Letters to the Editor / Opinion

Dana Hall helped make me an activist

May Dong ’14, former Co-Head of the Green Team, is now a first-year student at Swarthmore College, currently involved in environmental activism on campus.

I’m writing this from a mattress in the middle of a hallway. The hallway is dim and strewn with pillows, backpacks, and a few sleeping bodies. It’s a Sunday morning, but this isn’t the aftermath of some wild party last night: this is the 32nd and final day of our sit-in.

In case you don’t know who I am or (horror!) have already forgotten, I graduated from Dana last spring. You might have seen me in the hallway or on the tennis court or on the stage in Waldo making an announcement for Green Team. I didn’t leave the rigorous academic standards Dana instilled in me when I left for college. I didn’t leave behind the experience of playing tennis on a team. And I didn’t leave behind my passion for environmentalism.

When I was applying to college in the fall of my senior year, I remember checking off lots of boxes. What extracurricular interests do you currently pursue? I checked off a ton of boxes. Which of these do you plan on continuing in your college career? Hmm, all of them? I said I was still planning on continuing environmental justice, but I didn’t seriously consider how that would happen. And for a while, it didn’t. In the first month of college, I was still trying to figure out how the next year would go and where my place on campus was. I chose classes, made new friends, and joined lots of clubs. Environmental clubs were not among them. After two years with Green Team, I was tired of feeling ineffective at bringing about real changes. I wanted to move mountains, and I felt like I was tossing pebbles in a hole instead.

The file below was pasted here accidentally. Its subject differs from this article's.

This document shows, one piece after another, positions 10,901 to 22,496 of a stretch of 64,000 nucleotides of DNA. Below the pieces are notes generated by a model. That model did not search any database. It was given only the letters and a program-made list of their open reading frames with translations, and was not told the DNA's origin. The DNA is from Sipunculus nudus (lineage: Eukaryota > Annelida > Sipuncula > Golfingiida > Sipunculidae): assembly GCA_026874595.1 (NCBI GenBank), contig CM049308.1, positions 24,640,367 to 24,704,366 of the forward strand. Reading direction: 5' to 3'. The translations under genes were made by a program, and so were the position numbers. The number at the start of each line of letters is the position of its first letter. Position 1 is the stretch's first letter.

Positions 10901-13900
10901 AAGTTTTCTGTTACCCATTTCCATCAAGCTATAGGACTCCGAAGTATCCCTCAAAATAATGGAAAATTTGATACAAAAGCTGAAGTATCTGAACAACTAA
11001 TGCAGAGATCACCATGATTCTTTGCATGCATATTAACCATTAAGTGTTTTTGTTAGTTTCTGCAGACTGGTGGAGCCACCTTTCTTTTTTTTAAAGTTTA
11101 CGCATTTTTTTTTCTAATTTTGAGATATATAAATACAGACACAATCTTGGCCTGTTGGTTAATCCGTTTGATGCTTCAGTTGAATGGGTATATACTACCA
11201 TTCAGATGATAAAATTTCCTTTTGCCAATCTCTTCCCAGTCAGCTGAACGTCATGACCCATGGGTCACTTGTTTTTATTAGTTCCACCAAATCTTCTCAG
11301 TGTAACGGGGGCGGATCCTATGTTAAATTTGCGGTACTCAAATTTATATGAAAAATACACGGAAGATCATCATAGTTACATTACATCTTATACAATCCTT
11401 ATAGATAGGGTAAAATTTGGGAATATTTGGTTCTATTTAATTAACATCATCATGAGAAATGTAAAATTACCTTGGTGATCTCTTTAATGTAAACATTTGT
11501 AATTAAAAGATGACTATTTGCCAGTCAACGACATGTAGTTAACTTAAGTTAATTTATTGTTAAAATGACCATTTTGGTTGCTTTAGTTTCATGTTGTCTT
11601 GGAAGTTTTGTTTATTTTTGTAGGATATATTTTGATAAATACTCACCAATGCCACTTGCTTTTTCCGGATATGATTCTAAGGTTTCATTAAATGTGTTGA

I went to a training this November that completely changed my perspective on my ability to effect change. It was run by Mountain Justice, the Swarthmore student group campaigning for the college to divest its endowment from fossil fuels. It was a Theory of Social Change training, which made me realize that I didn’t have to be the one singlehandedly saving the world. In fact, that was impossible. As part of a larger group, though, of people who really knew what they were doing, I could contribute to something greater than myself.

Which brings us back to this hallway where I am sitting. I could never have imagined myself as part of a non-violent direct action as a Dana Hall student, let alone a month-long sit in.

But for me, Dana is where it all started. If I hadn’t filled out that application to be Green Team co-head, I most likely would not be part of this international movement. I wouldn’t have helped organize a sit-in that got endorsed by the UN Climate Chief, and I wouldn’t have gotten to meet Bill McKibben, one of the world’s most renowned climate activists. More importantly, I wouldn’t have met the amazing and inspirational students who run this movement.

And so, as Dana is so fond of telling us, take that chance. Embrace the possibility you will be rejected. Run for that leadership position. Because you never know where it will take you.

Photo: Environmentalist Bill McKibben joins the Swarthmore sit-in. May Dong ’14 is at the top left. Photo credit: Swarthmore Mountain Justice.

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